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Eagle ray wins fish of the year!

Eagle ray - Whai repo - takes out Fish of the Year !

The eagle ray is representing the cartilaginous fish family for Fish of the Year. Yes, that means they have no hard bones in their body and are in the same family as sharks and other rays. Eagle rays can be easily distinguished from other rays in New Zealand by their diamond shape. They flap their wings at the same time, like a bird, while other rays, like stingrays, are round in shape and ripple their wings to move.

Distribution and habitat: Eagle rays are found all around New Zealand as well as the Kermadecs, Norfolk Island, Southern and Western Australia.  Their habitat ranges from sandy flats, seagrass beds, estuaries and bays as well as near rocky reefs. They usually prefer to hang out in shallow water, however they have been found as deep as 422 metres! 

Diet: Eagle rays mainly feed on benthic animals like crabs, clams and worms that are buried in the seabed. They use their unique mouths to crush prey to get at the soft bodies inside hard shells. They also have electro-sensory organs in their head in order to find their prey hidden in the sand, and using a jet of water they clear away the sand to expose their meal. This method of feeding is very noticable whilst snorkelling as it leaves large indentations (like craters) in the sand. 

Max length: 150 cm (fin to fin) 

 Breeding and behaviour: Eagle rays produce live young and can have litters of up to 20. They are usually 20 - 30 cm when born. The claspers on male eagle rays distinguish them from females making them relatively easy to tell apart. Females are generally larger than males.  

Fun facts: Eagle rays were originally thought to be endemic to New Zealand until it was discovered that the Australian eagle ray species was identical. For defence against threats, eagle rays have a venomous spine on their tails (like other ray species). Eagle rays are a favourite snack of orca.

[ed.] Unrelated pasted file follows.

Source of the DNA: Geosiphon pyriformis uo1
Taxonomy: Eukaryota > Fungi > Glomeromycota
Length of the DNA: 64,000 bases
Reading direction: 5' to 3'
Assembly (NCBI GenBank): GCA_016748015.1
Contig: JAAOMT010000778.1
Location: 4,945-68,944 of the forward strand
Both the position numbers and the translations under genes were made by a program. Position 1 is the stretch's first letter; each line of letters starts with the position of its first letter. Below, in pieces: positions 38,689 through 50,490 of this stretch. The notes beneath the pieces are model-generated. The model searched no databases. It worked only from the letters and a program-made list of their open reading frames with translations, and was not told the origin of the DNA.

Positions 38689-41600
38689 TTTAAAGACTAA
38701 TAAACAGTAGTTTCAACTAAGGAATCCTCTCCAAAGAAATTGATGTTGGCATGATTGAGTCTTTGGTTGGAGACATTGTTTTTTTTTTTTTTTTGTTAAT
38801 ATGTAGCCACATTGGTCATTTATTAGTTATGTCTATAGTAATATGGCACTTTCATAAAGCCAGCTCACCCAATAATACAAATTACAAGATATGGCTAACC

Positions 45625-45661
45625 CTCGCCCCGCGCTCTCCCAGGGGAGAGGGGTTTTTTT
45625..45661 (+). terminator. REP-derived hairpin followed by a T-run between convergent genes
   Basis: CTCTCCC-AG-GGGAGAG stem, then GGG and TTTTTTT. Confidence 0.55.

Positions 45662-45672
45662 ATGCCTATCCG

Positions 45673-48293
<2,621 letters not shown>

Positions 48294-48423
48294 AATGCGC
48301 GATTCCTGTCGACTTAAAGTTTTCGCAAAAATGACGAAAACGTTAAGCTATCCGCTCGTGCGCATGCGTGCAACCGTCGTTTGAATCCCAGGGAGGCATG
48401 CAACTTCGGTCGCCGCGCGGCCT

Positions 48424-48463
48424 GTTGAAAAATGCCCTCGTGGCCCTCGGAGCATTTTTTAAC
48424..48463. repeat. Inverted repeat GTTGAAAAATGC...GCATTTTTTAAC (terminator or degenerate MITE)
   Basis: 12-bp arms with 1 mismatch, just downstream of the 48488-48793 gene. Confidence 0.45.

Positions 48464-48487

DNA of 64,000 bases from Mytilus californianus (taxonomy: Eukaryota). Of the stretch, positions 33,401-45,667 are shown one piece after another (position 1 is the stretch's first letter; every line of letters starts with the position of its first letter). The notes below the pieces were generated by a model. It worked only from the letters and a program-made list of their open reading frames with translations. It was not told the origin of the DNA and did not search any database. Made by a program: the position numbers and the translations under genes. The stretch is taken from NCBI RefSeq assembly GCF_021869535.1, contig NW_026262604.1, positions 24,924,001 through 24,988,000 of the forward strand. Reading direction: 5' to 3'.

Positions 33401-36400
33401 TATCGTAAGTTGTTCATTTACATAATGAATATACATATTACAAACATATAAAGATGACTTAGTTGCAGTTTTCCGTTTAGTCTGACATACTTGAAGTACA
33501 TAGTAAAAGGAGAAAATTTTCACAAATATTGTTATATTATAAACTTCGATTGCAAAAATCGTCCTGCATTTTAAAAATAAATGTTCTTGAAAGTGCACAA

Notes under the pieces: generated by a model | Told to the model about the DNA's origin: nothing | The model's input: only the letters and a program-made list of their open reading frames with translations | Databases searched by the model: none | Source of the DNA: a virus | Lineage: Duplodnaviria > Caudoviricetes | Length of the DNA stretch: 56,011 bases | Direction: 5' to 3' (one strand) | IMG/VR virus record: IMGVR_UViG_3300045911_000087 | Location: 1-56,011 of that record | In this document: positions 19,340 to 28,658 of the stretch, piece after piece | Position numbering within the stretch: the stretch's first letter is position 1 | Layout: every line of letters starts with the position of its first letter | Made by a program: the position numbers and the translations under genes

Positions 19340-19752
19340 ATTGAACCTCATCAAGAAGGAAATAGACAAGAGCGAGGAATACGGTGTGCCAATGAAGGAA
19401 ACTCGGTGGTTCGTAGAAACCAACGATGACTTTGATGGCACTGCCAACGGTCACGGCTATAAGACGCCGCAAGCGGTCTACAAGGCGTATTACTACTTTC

Fish of the Year 2021

Voting has closed.  Winners will be announced soon!

Vote for your ‘Fish of the Year’ HERE  to be in to win cool prizes and recognition for your favorite ika (fish)!


Check out our fun social media campaign


EMR in the media

Poor Knights Annual Competition Trip

Thirty two rangatahi and their whanau from all around Aotearoa rewarded with Poor Knights snorkel experience! 

The 19th annual EMR Poor Knights competition trip took place on Friday the 11th December. The trip was organised by Experiencing Marine Reserves (EMR) and made up of representative students from each school that participates in the programme from Northland and Auckland, as well as 2 representatives from the other 6 regions EMR is operating including Taranaki, Coromandel, Gisborne, Wellington, Nelson and Rakiura (Stewart Island). 

Whangateau Snorkel Day - In memory of the late Dr Roger Grace


We got lucky this weekend with the perfect window of weather for our Whangateau Snorkel Day on Sunday, held in memory of the late Dr Roger Grace. Roger was a founding trustee of the Mountains to Sea Conservation Trust and spent many hours in the estuary doing his PhD research in 1966, pioneering science by SCUBA diving. Last year the Roger Grace Memorial Fund was created to continue to make waves for marine conservation. Please donate today

78 participants joined us on Sunday to explore the mangrove forests and sandstone reefs of Whangateau harbour. Whilst making our way out to the reef, snorkellers spotted hairy crabs, curious mantis shrimps, filtering anemones and weaving snail highways. After crossing the sandy flats of the harbour the reef started to reveal itself, with draping Neptune's necklace and schools of parore and spotties. On our way back to shore we stopped by the mangroves so we could get up close and personal with these important ocean loving trees. We saw barnacles waving their fronds in mesmerising patterns and marvelled at the cave like structures formed by the trunks and roots of the mangroves.


The event provides an opportunity to educate the public about the importance of mangrove forests as fish nurseries and to prevent coastal erosion, while immersing them in the habitat. We also covered the cockle closure and what that marine protection means in relation to water clarity.